Planning Tip #1

If your property has a habitable structure, or can be readily made habitable, it may be worthwhile to rent it out while you take the project through the permitting process.  This helps with your cashflow and with housing shortage in your community.  And it may change the tax nature of your project (e.g., Rental for potential 1031 exchange tax deferral?  Or long-term capital gains if you choose to sell).  Talk with your CPA or tax advisor.  

Planning Tip #2

Talk with licensed general contractors (GCs) and talk with us Abundance to set a realistic budget before you buy the property or start on the permitting process.  Construction lenders are thorough with their underwriting (see below).  You don’t want to be stuck with a piece of non-income producing property, or spend valuable time and money ($30,000 to $50,000 on soft cost) if you cannot qualify for a construction loan.

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Planning Tip #3

Don’t rely on your architect’s estimates for budgeting.  Talk with licensed GCs in your local area, whose quality and workmanship meet your expectation.  They will have the latest scoop on construction cost trends and labor costs. 

Planning Tip #4

For realistic holding cost, pad your schedule by 2 to 3 months for permitting, and 4 to 6 months for construction.  This will give you greater holding power to make good decisions.  You don’t want to be running short on funds, and sacrificing quality.

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Planning Tip #5

Do not break ground or have any material delivered on site until after your construction funds are all settled – closed escrow.   Some lenders and title insurers will do a job site inspection the morning before they fund the loan and close escrow.   If they find any signs of work, they will consider that a “broken priority” to their lien protection.  They will deny the loan, or require you to post “Stop Work” notices for 90+ days. 

Planning Tip #6

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Don’t use your 401K or IRA as construction reserves.  While some lenders allow this, this is a really bad idea.  Your 401K and IRA are for your retirement, and protected in bankruptcy court.   Don’t risk it.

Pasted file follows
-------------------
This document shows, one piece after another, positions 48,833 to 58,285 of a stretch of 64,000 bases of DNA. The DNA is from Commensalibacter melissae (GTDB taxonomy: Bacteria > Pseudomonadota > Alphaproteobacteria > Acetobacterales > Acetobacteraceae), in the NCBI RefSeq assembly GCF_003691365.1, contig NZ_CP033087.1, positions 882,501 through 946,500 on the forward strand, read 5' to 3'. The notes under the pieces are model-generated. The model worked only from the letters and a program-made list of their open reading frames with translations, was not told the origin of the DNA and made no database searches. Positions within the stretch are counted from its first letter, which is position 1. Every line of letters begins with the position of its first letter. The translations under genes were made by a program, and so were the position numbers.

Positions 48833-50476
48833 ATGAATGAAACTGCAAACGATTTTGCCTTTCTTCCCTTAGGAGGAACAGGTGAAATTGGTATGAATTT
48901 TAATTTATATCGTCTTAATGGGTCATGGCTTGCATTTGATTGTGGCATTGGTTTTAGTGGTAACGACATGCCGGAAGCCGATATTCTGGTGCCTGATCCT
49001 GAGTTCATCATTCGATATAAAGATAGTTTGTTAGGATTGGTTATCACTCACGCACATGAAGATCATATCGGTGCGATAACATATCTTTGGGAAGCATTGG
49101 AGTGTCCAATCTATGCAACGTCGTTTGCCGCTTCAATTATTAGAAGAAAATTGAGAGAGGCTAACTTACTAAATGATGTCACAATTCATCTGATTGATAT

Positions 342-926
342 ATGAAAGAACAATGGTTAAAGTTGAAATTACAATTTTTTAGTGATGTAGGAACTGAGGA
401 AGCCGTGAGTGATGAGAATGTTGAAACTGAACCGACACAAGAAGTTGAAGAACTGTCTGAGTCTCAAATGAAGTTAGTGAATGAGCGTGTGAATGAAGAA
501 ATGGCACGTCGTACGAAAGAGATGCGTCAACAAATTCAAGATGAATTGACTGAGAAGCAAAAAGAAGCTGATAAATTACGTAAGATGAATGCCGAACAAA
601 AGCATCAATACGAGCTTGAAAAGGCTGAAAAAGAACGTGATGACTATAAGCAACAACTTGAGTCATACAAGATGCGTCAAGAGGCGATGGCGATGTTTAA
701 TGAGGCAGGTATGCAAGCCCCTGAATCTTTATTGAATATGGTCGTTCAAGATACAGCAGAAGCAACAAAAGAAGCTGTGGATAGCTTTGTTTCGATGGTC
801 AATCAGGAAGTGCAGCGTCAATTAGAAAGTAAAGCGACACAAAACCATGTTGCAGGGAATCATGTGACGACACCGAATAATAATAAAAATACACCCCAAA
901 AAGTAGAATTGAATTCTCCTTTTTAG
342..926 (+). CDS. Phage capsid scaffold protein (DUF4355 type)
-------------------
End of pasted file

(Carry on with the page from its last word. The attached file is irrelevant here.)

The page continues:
Planning Tip #7

Construction lenders require “As Completed” appraisal based on your proposed building plans, finishing material, etc.   There is a shortage of qualified “As Completed” appraisals.  Budget 4 to 6 weeks for this.  

Planning Tip #8

Give yourself 3 to 5 months to secure a bank construction loan.  If bank construction loan is not viable for your project, then you’d still have time to evaluate private money construction loans. 

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Planning Tip #9

Shop early for your Course of Construction insurance policy.  Yes, you’ll need it in addition to your GC’s builder’s risk policy.  Make sure you ask for a “policy specimen” and review it carefully before you pay.   There are a lot of exclusions in these policies, and often a long “minimum earned premium” period.  If it’s the wrong policy, and you cancel the policy after you receive the policy binder 20 or 30 days later, you’ve wasted that minimum earned premium.  It took us 6 months to get one for our recent project.   Contact us Abundance for our insurance agent referrals

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Planning Tip #10

Get organized.  For each construction draw, your construction lender will want to see “Paid in Full” invoices and lien releases from your GC and possibly your sub-contractors.  Your upcoming permanent financing lender will also engage title officer to verify that all GCs and subs have been paid, with unconditional lien releases.   You can save yourself a lot of time by maintaining good records of these payments and releases.

 

Planning Tip #11

Start working with utility companies early, especially PG&E.  Even if you had both gas & electric on site before you started construction, the City / County will likely allow only one utility service before you receive your certificate of occupancy; and the other once you pass all inspections.  Utility companies are back-logged, especially during wild fire season.  Plan ahead and follow up diligently.

Planning Tip #12

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Remember to get yourself pre-qualified for the permanent financing before you start your construction loan, and continue to improve your monthly income and expenses.   You don’t want to quit your day job during your construction process, and risk not getting a good, low interest-rate permanent financing at the end of the construction.   Remember, construction loans have balloon payments, and can be expensive to extend beyond the maturity date.